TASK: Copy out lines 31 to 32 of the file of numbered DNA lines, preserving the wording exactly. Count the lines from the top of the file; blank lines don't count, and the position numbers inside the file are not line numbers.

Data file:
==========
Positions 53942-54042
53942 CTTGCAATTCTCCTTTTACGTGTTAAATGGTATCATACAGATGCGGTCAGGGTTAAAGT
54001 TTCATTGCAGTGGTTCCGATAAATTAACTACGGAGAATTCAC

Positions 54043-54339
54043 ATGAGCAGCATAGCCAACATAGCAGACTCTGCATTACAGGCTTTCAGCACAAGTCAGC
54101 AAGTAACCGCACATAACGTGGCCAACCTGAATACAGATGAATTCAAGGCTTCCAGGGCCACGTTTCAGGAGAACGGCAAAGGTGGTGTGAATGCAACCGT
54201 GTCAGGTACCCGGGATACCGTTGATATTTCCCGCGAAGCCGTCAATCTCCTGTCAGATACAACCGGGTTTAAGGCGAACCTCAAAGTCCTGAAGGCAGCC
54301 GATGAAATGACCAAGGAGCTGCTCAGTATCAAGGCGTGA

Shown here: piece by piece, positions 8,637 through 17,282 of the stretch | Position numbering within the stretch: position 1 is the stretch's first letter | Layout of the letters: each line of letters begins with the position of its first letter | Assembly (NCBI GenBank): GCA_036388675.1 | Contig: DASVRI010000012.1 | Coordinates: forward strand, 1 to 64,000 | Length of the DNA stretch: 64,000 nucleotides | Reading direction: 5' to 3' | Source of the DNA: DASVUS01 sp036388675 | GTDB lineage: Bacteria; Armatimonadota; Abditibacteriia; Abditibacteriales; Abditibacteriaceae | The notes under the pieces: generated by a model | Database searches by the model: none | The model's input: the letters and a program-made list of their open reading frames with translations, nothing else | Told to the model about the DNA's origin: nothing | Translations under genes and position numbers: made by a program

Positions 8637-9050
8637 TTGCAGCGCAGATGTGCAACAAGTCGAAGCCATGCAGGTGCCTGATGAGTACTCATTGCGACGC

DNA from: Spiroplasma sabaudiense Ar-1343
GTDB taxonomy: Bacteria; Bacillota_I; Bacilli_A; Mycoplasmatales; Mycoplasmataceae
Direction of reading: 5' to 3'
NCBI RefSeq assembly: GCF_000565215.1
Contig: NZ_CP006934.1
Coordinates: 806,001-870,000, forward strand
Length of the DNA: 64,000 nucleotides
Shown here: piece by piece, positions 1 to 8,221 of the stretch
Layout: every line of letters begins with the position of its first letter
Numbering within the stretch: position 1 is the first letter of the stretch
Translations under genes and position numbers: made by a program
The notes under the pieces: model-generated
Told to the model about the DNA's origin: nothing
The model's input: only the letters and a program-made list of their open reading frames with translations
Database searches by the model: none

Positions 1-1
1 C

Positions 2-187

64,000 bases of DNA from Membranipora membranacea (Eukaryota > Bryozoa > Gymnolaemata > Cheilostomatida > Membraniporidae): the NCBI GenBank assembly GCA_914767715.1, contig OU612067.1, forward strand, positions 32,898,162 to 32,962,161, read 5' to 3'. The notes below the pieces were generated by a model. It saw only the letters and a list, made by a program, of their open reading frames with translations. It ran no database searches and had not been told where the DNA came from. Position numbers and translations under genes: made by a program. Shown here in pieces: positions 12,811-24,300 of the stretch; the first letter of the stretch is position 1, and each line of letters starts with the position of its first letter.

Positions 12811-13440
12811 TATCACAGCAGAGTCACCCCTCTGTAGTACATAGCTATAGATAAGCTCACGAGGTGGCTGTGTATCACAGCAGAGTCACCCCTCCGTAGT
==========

Positions 12811-13440
12811 TATCACAGCAGAGTCACCCCTCTGTAGTACATAGCTATAGATAAGCTCACGAGGTGGCTGTGTATCACAGCAGAGTCACCCCTCCGTAGT